Why has the FMG share price stumbled today?

Posted: 10 December 2021 12:40 pm
News
FMG-shares-10Dec_1800x1000_Finder (1)

Shares in mining giant Fortescue Metals have continued their falls, now down 21% in the last six months.

Shares in iron ore major Fortescue Metals Group (ASX: FMG) are among the top traded shares on the ASX on Friday, but also stumbled in early trading, slipping more than 2% before recovering some ground.

The stock was still down 0.8% at $18.10 at the time of writing.

Why has the FMG stock price slipped today

Shares in Australia's third-largest iron ore exporter have slipped after the company's surprise announcement that chief executive officer Elizabeth Gaines would step down after less than four years in the role.

Ms Gaines, who joined Fortescue's board in 2013 and was appointed CEO of the company in February 2018, will remain as a non-executive director and also continue to act as its global green hydrogen brand ambassador.

Fortescue did not specify the reasons for the decision, but the departure of its CEO comes amid a massive push by billionaire founder Andrew Forrest to diversify into renewable energy.

"The search, with Elizabeth, for a CEO and an even deeper management bench is an enormous opportunity for a talented and visionary executive team, to continue the successful leadership of Fortescue, as we deliver on our strategy to diversify Fortescue to a renewable energy and resources company," he said in a statement to the ASX.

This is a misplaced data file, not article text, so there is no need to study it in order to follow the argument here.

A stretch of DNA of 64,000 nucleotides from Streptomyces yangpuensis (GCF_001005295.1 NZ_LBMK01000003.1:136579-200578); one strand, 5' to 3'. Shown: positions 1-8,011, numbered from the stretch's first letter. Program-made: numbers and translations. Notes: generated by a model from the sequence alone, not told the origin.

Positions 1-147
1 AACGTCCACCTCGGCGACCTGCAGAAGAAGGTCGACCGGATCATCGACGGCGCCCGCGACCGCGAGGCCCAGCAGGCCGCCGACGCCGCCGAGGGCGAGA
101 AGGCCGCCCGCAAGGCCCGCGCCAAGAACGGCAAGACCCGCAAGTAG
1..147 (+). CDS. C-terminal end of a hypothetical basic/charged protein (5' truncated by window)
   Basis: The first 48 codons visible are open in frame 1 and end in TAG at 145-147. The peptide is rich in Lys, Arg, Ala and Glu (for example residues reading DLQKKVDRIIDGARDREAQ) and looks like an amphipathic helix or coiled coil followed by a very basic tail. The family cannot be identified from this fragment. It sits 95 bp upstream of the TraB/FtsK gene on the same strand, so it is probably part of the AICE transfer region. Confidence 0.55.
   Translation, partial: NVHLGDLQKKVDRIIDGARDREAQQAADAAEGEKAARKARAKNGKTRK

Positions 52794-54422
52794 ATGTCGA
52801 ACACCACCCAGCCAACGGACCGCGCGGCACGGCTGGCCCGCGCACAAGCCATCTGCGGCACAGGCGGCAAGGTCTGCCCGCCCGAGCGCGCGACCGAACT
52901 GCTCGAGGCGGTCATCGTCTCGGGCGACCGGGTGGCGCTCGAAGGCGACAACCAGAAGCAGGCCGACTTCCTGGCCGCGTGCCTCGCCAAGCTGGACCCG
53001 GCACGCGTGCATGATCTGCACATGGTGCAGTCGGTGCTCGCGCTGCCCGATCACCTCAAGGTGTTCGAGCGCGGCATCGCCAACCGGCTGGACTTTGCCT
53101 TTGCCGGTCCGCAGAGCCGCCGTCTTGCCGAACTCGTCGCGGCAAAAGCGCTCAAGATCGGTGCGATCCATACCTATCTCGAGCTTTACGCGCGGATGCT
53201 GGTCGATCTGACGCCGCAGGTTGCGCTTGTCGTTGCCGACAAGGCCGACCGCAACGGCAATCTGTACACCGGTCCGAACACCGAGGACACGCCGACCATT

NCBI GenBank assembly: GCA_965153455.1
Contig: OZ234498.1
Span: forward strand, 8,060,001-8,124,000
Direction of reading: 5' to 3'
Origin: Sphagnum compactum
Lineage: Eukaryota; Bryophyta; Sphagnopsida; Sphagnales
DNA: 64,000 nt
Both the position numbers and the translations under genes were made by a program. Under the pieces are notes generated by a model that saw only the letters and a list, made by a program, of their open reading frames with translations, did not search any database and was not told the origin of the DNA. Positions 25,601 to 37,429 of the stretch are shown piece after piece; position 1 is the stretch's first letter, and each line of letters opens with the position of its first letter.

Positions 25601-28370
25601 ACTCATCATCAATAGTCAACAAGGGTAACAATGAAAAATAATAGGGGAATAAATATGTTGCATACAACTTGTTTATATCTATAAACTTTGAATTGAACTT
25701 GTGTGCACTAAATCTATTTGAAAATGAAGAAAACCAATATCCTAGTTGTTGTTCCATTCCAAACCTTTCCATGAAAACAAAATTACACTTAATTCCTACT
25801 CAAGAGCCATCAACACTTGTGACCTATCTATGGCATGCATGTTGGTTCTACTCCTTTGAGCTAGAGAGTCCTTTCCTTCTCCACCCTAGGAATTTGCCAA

Green push

Mr Forrest said in Sydney that Fortescue's next CEO would be chosen on the basis of their ability to help transform the company from a pure-play iron ore producer into a diversified energy company and miner.

Like other miners, the company's shares have reflected the impact of a more than 50% slide in iron ore price in the last few months. But investors have found reason to cheer its increasing focus on renewables energy through the Fortescue Future Industries (FFI) subsidiary, at a time when global decarbonisation efforts have been under the spotlight.

A spate of announcements in recent months indicate the group is seeing vast economic potential in the sector. FFI announced the construction of a green energy manufacturing centre at Gladstone in Queensland with an initial capacity of two gigawatts at its electrolyser factory.

It has also signed initial agreements with JCB and Ryze Hydrogen to potentially become the UK's biggest supplier of green hydrogen, with plans to produce 15 million tonnes a year of the green fuel by 2030, and 50 million tonnes a year in the next decade.

FFI is also looking to develop seven hydropower projects and 11 geothermal energy projects in Papua New Guinea to generate renewable energy for the production of green hydrogen and green ammonia.

Still, the shock exit of a CEO who helped successfully navigate the company through the coronavirus pandemic and helped deliver record breaking profits in FY20 and FY21 has definitely unnerved the market, and investors would be hoping the impact is only temporary.

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